No easy answers

Column by Taylor Grace Suiter, Senior from Brentwood, Tennessee

In his 1917 essay “The Divine Afflatus,” German-American cultural critic H.L. Mencken writes, “For every complex problem, there is a solution that is simple, neat and wrong.”

Mencken’s quote began a chapter of a reading I was assigned earlier in the semester, and I’ve been wrestling with it since.

I found that it succinctly sums up the most important lesson I’ve learned in college – that there are no easy answers, especially when the questions are as intricate and complicated as the people posing them.

I’ve been told throughout my life that I think too much, but I don’t think (hardy har) that such a problem exists.

If humanities teaches us anything, it’s that mankind is distinct in its ability to contemplate and examine its own existence. When we try answering subtle, sophisticated questions with simple and straightforward answers, we largely bypass thinking – favoring instead the simple and wrong solutions that Mencken refers to.

Neat answers are easy, and they’re dangerous. The most dangerous of these answers comes in the form of the “Us vs. Them” mentality.

I say that world civilizations was the most important class I took in college because it made mankind’s pattern of arbitrarily dividing, fighting, conquering each other and repeating impossible for me to ignore. It seems like that’s basically all mankind as a whole has done.

While humans today live longer and have greater access to technology than ever before, people still can’t seem to figure out how to coexist. We’ve made it a norm to carry around tiny computers in our pockets, and yet wars are still being fought on the grounds of “we’re right and they’re wrong.”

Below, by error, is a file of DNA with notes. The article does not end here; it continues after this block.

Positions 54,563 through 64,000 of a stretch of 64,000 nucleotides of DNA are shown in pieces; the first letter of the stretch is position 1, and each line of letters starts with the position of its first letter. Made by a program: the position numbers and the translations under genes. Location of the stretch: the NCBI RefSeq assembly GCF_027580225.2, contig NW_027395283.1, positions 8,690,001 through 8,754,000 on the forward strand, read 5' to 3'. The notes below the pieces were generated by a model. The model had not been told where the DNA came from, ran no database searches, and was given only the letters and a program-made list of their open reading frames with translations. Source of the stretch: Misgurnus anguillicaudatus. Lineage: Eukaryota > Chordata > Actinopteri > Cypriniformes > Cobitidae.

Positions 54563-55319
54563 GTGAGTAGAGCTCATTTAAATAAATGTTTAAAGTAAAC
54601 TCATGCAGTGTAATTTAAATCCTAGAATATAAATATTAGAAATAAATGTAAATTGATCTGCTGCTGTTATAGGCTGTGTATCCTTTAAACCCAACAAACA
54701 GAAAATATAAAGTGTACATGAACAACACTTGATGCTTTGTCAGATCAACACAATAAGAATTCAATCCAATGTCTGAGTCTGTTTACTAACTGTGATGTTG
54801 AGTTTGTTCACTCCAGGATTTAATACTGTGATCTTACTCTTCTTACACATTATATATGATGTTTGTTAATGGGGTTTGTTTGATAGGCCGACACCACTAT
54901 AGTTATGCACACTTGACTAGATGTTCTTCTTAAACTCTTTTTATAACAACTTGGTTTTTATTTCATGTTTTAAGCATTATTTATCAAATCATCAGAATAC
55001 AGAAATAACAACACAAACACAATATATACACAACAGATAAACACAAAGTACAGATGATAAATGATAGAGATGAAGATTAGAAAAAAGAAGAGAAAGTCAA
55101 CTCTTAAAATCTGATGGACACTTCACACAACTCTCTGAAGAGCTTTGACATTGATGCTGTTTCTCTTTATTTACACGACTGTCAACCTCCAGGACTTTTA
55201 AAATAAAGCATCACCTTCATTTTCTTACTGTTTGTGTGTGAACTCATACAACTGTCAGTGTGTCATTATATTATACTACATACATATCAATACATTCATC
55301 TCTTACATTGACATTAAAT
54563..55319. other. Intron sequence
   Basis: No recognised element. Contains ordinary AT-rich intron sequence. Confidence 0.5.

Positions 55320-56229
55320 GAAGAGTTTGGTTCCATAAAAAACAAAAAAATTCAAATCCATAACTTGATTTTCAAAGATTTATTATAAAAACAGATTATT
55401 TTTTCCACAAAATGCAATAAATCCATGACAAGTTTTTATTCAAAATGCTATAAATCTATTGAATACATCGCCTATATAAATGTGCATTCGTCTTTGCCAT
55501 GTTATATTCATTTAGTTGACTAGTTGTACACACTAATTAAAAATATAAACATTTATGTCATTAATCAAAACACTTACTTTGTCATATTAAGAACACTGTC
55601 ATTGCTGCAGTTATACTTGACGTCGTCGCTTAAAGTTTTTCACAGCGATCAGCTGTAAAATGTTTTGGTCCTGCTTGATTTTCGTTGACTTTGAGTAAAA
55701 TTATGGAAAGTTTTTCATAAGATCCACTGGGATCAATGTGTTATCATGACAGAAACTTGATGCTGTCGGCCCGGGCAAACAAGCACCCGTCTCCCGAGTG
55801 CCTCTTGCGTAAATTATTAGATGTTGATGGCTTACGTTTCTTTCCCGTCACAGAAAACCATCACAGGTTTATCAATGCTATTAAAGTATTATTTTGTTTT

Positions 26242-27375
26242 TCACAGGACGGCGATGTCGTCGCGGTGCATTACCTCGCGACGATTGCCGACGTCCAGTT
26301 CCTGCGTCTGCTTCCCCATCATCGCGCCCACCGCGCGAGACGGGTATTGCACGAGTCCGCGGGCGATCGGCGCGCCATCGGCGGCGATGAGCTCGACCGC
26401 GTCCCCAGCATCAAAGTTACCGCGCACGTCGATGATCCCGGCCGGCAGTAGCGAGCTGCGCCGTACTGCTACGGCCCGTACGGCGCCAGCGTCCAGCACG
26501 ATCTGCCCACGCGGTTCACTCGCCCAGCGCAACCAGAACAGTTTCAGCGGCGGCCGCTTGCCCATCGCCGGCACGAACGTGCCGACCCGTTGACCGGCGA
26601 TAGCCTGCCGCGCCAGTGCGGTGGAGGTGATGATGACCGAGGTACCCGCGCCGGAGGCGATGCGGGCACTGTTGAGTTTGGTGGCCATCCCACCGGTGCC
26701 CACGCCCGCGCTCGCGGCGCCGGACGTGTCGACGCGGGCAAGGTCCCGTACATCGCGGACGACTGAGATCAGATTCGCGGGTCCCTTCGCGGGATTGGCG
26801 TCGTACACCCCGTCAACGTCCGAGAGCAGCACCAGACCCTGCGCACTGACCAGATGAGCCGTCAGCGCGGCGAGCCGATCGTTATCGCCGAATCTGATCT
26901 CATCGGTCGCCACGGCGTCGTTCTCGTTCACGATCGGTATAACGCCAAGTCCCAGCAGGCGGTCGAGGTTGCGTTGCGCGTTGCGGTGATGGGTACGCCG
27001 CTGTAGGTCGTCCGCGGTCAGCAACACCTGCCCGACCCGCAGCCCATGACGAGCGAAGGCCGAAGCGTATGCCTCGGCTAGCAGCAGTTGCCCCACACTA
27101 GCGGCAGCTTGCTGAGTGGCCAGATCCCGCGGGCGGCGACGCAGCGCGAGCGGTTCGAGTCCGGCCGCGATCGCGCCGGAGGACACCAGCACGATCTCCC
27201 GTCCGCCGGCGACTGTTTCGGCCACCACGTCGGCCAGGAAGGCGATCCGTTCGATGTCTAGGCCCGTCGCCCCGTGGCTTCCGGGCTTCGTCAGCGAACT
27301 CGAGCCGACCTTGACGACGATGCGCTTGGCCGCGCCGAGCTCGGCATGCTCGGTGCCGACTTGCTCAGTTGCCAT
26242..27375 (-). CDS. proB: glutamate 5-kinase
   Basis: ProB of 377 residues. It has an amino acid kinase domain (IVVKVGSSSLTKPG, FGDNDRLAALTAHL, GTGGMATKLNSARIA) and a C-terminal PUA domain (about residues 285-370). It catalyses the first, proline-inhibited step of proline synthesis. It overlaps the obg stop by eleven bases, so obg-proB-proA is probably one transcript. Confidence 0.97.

The problem with this is the creation of an “us” and a “them” to begin with.

When man starts to see differences before similarities, the temptation to deem oneself “good” and another “evil” becomes a slippery slope. It’s much more alarming to consider that every person on the face of the earth has the capacity to commit both good and evil.

I remember during my ethics course my professor told the class that what scares him most is that when he lays down at night he can’t say for certain that he’ll always do what’s “right.”

It’s the unknown, unmade choices before him that are so terrifying. 

Similarly, I remember hearing that people aren’t afraid of the height when they scale a mountain, but that they may jump.

These are scary realizations, indeed.

It’s much cleaner, simpler, neater, to paint ourselves and our group as the good guys and to blame all that’s wrong in the world on those who don’t look like, act like or sound like us.

It’s easy to portray people we don’t identify with as evil – to cast the “bad” part of the human equation out of ourselves and onto other groups. The “Us vs. Them” narrative is one most are comfortable with because it dehumanizes the people on the other side of the preposition.

I fear that as the presidential election draws nearer, simplified answers – walls and bans and wars – will become more and more tempting to buy into. I fear that man’s defining characteristic, thought, will be cast aside and that finger pointing will be exercised instead.

Human problems demand human solutions – and there are no easy answers.